19. Acute spinal cord injury and neurogenic shock in pregnancy.

    Science.gov (United States)

    Gilson, G J; Miller, A C; Clevenger, F W; Curet, L B

    1995-07-01

    A case of a pregnant woman with a subluxation of C-6 on C-7 with acute quadriplegia and sensory loss to the T-10 dermatome is described. Hemodynamic and fetal monitoring during the 3-week period of neurogenic shock resulted in good maternal and fetal outcomes. Pulmonary complications and anesthetic issues are important aspects of the care of these critically ill patients. Major trauma is a common cause of death and disability in young adults and may contribute to as much as 15 percent of nonobstetric maternal deaths. Spinal cord injuries involve young women in 15 percent of cases. The literature is replete with information on the obstetric management of patients with preexisting spinal cord injury (1-4) but there is little on the management and special problems of the pregnant patient with acute spinal cord trauma. We report here the management of a case of acute cord transection accompanied by spinal shock and discuss the specific maternal as well as fetal considerations in this syndrome.

  20. Stem cell-based therapies for spinal cord injury.

    NARCIS (Netherlands)

    Nandoe, R.D.S.; Hurtado, A.; Bartels, R.H.M.A.; Grotenhuis, A.; Oudega, M.

    2009-01-01

    Spinal cord injury (SCI) results in loss of nervous tissue and consequently loss of motor and sensory function. There is no treatment available that restores the injury-induced loss of function to a degree that an independent life can be guaranteed. Transplantation of stem cells or progenitors may s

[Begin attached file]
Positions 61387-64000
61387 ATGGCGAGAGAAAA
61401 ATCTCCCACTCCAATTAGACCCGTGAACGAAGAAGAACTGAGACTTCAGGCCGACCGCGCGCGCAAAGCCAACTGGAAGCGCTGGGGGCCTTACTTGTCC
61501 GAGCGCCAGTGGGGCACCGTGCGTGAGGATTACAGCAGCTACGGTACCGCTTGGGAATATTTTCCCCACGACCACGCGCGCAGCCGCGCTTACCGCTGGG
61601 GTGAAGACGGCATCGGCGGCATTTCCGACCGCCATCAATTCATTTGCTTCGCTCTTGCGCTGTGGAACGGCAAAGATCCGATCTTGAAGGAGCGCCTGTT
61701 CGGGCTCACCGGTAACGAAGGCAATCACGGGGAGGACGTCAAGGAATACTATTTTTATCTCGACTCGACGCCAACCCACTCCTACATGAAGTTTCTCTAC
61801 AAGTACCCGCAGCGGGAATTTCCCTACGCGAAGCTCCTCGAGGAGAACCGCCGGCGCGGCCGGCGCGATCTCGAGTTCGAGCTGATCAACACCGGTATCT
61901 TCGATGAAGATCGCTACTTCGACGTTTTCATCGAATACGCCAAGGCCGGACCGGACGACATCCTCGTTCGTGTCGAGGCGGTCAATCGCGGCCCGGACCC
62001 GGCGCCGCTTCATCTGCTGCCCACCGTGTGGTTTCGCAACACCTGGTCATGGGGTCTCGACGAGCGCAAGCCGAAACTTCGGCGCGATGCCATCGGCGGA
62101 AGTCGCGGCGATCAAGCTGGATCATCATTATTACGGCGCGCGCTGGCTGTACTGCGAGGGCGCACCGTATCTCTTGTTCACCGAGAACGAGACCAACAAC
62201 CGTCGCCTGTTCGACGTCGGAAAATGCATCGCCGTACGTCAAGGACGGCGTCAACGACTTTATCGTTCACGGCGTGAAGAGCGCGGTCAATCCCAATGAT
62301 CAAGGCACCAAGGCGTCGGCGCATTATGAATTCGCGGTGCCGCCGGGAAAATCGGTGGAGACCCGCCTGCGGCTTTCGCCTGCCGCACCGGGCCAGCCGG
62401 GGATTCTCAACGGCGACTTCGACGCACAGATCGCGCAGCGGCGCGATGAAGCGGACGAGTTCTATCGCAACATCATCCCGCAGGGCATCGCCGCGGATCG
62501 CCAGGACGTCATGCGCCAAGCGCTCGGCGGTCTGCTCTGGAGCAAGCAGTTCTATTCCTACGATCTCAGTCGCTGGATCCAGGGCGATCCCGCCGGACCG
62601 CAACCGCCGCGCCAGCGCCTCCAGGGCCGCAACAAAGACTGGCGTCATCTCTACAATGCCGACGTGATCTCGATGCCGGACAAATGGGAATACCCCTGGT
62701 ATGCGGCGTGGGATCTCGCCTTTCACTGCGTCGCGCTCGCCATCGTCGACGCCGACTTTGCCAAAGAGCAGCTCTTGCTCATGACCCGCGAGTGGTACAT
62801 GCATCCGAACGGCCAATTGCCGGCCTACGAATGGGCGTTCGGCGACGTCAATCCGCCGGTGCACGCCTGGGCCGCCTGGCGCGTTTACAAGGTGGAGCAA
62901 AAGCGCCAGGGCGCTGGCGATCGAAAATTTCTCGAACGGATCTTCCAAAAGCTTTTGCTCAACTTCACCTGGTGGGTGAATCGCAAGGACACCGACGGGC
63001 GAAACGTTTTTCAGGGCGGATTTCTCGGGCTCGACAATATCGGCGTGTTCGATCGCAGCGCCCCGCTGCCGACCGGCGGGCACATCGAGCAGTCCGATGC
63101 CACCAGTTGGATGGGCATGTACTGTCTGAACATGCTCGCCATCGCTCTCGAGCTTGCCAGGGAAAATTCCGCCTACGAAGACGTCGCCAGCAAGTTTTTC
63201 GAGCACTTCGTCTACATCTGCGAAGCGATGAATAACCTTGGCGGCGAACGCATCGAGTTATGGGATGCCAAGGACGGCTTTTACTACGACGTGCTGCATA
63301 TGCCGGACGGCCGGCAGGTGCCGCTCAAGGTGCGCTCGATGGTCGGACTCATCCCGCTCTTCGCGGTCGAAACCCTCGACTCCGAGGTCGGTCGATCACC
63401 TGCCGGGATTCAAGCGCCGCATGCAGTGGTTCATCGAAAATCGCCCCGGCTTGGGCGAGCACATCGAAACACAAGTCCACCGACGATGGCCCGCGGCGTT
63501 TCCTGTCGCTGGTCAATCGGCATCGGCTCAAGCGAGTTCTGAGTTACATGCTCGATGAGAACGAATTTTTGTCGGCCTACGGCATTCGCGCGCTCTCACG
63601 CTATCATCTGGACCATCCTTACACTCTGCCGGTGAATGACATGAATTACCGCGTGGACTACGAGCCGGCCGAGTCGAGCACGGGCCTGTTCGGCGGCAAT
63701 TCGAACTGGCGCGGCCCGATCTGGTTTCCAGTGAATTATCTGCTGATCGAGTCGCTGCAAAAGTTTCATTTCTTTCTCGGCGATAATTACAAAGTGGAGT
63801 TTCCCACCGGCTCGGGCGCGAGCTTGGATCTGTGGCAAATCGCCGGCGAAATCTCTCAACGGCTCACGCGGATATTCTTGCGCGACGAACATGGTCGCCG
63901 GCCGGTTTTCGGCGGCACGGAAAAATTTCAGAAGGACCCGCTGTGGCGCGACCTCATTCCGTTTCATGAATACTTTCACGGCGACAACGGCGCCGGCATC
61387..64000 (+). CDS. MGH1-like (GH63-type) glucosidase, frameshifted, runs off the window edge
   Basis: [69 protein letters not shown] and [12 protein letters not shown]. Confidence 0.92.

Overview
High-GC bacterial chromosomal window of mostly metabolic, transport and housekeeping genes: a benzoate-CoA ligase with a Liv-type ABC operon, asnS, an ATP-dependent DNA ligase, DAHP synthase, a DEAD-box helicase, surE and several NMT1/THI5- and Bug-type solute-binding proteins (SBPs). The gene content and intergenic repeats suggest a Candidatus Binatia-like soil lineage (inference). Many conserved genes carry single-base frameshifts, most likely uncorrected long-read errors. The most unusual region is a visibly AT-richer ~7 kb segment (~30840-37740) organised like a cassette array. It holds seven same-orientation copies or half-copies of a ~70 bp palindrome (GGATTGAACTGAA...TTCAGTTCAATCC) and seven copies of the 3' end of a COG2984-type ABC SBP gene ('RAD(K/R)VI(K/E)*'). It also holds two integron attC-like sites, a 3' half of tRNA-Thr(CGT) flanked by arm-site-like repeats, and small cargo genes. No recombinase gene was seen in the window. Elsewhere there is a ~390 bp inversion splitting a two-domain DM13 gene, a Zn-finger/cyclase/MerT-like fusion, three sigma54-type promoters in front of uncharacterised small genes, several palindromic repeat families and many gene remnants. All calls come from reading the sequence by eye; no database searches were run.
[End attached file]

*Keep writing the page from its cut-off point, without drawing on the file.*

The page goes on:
1. Spinal cord toxoplasmosis in AIDS; Toxoplasmose medullaire et sida

    Energy Technology Data Exchange (ETDEWEB)

    Carteret, M.; Petit, E.; Granat, O.; Marichez, M.; Gilquin, J. [Hopital Saint-Joseph, 69 - Lyon (France)

    1995-07-01

    Toxoplasmosis is the most common brain parasitic infection in acquired immunodeficiency syndrome (AIDS). Spinal cord localizations are still rare (2 cases with cerebral involvement, 2 cases without). A case of both spinal cord and cerebral involvement is reported. Magnetic resonance imaging (MR imaging) was performed because of sensory level (L 1). A focal conus medullaris enlargement was seen, iso intense on T 1 weighted images. This lesion was hyperintense on T 2 weighted sequence, and was homogeneously enhanced after Gadolinium on T 1 weighted images. A medullary oedema was noted. A toxoplasmosis treatment was initiated, without cortico therapy. MR imaging performed one month later (D 30), while important clinical improvements were seen, pointed out normal thickness of conus medullaris, without enhancement after Gadolinium. Disease lesions in AIDS with focal spinal cord processes are reviewed, and diagnostic work-up is discussed. Spinal cord single lesion, associated or not with brain involvements should be treated as a toxoplasmic infection, with MR imaging follow up. This work up should avoid medullary biopsy, still required in case of treatment failure. Cerebral involvements, with multiples lesions can mask medullary localization. (authors). 8 refs., 2 figs.